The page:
Happy New Year.

I don't own Doctor Who in any way, although if I did there would be more alternate versions of the Doctor travelling through time and space.

To clarify, in this timeline the Doctor is forced to select one of the faces during his trial and is exiled to Earth, much earlier in history. Between moments like the sinking of the Titanic, to the Kulan invasion in the 21st century, the Doctor has a long exile ahead.


Stranded: The Trial.

In the High Court of the Time Lords of Gallifrey, the trial was coming to an end. The accused, a renegade Time Lord known as the Doctor, was standing on the dock platform.

The Doctor looked out of place standing amongst the Time Lords; where the Time Lords were dignified, in their robe-tunics of black and white, the Doctor was a small man currently in his second incarnation. He wore an ancient black coat which was battered and torn and a pair of check trousers. He had a gentle, rather comical face and a shock of untidy black hair. But there was a keen intelligence in the Doctor's eyes.

Currently, the Doctor was smiling, as he watched his former companion Jamie chase after an English redcoat. It was typical really of his old companion and friend to chase after any enemy who shot at him, especially with something as primitive as that musket. But now Jamie, and Zoe, were back in their own worlds and their own times with no knowledge of him save their original adventures together, and that was it. As far as they were concerned neither of them had walked into the TARDIS and travelled with him. The Time Lords had taken those moments from them.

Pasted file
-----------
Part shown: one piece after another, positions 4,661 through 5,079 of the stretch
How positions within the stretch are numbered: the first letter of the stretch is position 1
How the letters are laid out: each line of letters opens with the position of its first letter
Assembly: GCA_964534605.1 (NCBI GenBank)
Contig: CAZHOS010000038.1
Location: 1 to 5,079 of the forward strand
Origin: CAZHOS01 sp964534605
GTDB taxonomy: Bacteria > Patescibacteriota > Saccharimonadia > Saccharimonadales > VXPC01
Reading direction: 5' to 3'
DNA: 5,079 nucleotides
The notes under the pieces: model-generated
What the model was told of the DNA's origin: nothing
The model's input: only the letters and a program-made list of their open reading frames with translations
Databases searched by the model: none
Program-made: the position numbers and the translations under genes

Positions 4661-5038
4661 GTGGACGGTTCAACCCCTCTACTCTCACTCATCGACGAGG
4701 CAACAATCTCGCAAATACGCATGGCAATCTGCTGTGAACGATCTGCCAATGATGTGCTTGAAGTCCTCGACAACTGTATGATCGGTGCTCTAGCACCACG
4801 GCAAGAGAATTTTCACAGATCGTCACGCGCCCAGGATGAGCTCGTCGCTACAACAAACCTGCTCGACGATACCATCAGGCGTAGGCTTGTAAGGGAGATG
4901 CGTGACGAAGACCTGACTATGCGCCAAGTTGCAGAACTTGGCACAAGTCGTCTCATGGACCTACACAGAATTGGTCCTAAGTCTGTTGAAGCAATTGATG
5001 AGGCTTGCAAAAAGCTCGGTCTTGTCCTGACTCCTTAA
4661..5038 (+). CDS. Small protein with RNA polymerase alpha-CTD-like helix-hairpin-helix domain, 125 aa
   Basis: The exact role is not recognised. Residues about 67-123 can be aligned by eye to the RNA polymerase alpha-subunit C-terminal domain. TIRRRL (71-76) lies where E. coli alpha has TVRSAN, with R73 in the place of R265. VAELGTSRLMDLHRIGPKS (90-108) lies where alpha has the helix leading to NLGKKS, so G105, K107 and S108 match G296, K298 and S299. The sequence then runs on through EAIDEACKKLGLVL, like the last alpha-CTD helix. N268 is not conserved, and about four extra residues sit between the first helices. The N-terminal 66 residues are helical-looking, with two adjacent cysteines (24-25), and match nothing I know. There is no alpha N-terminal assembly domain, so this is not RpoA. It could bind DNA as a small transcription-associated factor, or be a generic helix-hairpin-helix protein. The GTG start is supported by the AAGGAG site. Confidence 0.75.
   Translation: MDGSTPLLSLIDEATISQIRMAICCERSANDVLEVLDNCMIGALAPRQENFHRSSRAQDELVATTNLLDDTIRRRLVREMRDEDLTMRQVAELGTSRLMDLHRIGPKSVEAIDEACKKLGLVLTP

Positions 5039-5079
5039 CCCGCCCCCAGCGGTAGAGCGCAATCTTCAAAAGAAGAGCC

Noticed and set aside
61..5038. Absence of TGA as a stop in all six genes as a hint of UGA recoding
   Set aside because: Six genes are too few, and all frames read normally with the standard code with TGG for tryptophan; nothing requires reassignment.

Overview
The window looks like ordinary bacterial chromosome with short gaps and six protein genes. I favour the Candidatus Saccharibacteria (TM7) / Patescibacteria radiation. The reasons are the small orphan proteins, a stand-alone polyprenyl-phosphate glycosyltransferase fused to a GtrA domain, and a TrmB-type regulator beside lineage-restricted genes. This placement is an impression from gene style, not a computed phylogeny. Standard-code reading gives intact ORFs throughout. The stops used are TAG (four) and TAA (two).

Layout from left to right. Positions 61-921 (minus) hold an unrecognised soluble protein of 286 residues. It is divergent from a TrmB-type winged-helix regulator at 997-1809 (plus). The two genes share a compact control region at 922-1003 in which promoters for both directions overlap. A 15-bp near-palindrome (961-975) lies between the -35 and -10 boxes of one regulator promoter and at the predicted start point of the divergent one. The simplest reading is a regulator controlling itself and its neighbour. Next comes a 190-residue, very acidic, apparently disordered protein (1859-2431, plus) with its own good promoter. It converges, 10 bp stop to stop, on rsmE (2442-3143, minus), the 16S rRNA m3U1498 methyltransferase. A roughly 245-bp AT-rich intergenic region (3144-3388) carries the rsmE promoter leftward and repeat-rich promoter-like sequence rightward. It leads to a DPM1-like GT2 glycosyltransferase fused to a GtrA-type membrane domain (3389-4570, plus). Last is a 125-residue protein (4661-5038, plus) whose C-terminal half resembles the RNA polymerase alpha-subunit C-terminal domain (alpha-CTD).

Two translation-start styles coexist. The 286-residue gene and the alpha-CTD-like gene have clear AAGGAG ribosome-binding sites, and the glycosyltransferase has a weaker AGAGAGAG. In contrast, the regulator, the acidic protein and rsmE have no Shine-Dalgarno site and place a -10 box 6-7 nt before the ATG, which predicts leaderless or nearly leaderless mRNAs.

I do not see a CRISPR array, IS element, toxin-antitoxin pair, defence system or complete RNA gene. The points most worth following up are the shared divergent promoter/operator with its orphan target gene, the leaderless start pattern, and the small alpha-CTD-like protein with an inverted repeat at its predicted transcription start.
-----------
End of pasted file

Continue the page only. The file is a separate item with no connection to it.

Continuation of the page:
Perhaps they might have weird moments where they'd realise something was wrong, but they would be brief. The thought saddened the Doctor, but there was nothing that could be done.

None of them had wanted to leave or say goodbye, but the Doctor knew it would do little good. He had no doubt whatever punishment the Time Lords had in store for him, it would not be good for his two friends to go through.

The Time Lords had been generous, they had allowed the Doctor not only the moment to say goodbye before Jamie and Zoe were sent home, but they also showed them getting on with their lives.

"They will continue their lives as if nothing had happened," one of the Time Lords calmly said.